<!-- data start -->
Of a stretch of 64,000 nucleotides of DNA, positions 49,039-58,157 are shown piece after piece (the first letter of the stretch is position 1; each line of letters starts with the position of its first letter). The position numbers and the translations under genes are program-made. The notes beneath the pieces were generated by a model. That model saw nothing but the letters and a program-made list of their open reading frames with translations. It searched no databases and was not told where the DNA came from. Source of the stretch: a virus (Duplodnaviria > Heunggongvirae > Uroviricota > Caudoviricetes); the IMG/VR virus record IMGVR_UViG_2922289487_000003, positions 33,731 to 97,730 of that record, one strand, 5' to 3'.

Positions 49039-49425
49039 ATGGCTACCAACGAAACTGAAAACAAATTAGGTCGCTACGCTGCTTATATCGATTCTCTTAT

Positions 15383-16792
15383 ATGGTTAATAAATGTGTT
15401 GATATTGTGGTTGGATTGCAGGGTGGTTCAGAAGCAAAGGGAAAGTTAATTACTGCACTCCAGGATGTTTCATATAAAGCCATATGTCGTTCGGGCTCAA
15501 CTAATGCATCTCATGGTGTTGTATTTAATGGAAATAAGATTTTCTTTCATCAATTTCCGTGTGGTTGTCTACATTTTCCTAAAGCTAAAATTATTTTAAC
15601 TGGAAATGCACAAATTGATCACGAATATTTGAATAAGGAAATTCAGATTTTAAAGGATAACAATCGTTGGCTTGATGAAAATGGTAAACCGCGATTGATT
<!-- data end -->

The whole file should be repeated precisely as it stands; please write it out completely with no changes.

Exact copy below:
Of a stretch of 64,000 nucleotides of DNA, positions 49,039-58,157 are shown piece after piece (the first letter of the stretch is position 1; each line of letters starts with the position of its first letter). The position numbers and the translations under genes are program-made. The notes beneath the pieces were generated by a model. That model saw nothing but the letters and a program-made list of their open reading frames with translations. It searched no databases and was not told where the DNA came from. Source of the stretch: a virus (Duplodnaviria > Heunggongvirae > Uroviricota > Caudoviricetes); the IMG/VR virus record IMGVR_UViG_2922289487_000003, positions 33,731 to 97,730 of that record, one strand, 5' to 3'.

Positions 49039-49425
49039 ATGGCTACCAACGAAACTGAAAACAAATTAGGTCGCTACGCTGCTTATATCGATTCTCTTAT

Positions 15383-16792
15383 ATGGTTAATAAATGTGTT
15401 GATATTGTGGTTGGATTGCAGGGTGGTTCAGAAGCAAAGGGAAAGTTAATTACTGCACTCCAGGATGTTTCATATAAAGCCATATGTCGTTCGGGCTCAA
15501 CTAATGCATCTCATGGTGTTGTATTTAATGGAAATAAGATTTTCTTTCATCAATTTCCGTGTGGTTGTCTACATTTTCCTAAAGCTAAAATTATTTTAAC
15601 TGGAAATGCACAAATTGATCACGAATATTTGAATAAGGAAATTCAGATTTTAAAGGATAACAATCGTTGGCTTGATGAAAATGGTAAACCGCGATTGATT